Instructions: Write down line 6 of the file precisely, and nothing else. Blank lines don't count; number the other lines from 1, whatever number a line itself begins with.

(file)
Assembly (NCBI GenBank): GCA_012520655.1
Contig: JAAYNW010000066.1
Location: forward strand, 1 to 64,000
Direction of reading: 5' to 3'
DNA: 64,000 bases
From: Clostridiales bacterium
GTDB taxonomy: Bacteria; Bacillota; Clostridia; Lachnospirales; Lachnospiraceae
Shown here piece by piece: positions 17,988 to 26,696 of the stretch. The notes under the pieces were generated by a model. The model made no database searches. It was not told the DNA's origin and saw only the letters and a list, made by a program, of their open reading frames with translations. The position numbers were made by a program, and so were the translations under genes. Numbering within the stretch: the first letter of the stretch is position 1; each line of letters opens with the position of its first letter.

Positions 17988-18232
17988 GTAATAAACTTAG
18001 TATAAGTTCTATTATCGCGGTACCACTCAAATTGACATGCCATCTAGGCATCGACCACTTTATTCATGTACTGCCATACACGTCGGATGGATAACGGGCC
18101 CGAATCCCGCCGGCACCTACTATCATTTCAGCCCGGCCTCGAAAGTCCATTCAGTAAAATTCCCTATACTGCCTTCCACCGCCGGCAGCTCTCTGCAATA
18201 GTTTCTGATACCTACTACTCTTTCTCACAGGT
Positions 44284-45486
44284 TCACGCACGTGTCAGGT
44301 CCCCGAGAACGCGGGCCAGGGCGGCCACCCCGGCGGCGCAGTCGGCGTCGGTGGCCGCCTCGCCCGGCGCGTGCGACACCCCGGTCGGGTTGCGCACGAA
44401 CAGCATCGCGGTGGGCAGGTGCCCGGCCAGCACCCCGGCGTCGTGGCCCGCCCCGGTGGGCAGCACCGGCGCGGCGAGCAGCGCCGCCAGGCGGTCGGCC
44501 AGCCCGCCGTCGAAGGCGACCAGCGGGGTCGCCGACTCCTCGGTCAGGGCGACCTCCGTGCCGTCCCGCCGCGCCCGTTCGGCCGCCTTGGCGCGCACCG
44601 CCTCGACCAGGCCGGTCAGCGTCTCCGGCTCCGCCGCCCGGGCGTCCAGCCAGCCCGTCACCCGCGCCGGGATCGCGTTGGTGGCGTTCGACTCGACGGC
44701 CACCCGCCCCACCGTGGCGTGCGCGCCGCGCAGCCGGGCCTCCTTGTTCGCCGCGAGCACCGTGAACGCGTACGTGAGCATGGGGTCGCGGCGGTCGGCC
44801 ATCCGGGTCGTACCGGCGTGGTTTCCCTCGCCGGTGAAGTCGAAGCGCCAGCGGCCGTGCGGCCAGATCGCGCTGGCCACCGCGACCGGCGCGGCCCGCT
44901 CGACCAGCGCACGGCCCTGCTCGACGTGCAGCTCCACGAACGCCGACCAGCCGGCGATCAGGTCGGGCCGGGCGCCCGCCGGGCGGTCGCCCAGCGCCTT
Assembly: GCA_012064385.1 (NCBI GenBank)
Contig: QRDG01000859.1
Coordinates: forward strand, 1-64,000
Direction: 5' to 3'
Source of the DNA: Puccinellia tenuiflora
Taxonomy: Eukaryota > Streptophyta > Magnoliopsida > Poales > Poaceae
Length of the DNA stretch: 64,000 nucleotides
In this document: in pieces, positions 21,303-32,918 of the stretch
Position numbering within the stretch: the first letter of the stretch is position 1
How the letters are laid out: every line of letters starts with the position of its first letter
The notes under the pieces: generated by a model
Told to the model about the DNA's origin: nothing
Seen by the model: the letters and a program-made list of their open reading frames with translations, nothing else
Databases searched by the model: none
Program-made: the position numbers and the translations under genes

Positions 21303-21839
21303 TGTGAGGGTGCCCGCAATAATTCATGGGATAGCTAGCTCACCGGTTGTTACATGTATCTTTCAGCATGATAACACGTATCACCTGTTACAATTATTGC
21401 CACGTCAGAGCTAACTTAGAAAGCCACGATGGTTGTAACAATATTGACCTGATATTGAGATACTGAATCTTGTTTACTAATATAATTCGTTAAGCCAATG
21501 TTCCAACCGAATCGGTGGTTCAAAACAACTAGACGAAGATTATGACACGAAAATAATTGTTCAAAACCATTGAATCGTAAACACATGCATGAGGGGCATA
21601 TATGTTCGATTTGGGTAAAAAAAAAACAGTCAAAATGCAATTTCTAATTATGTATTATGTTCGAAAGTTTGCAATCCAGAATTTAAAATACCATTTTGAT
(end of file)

From: Clostridiales bacterium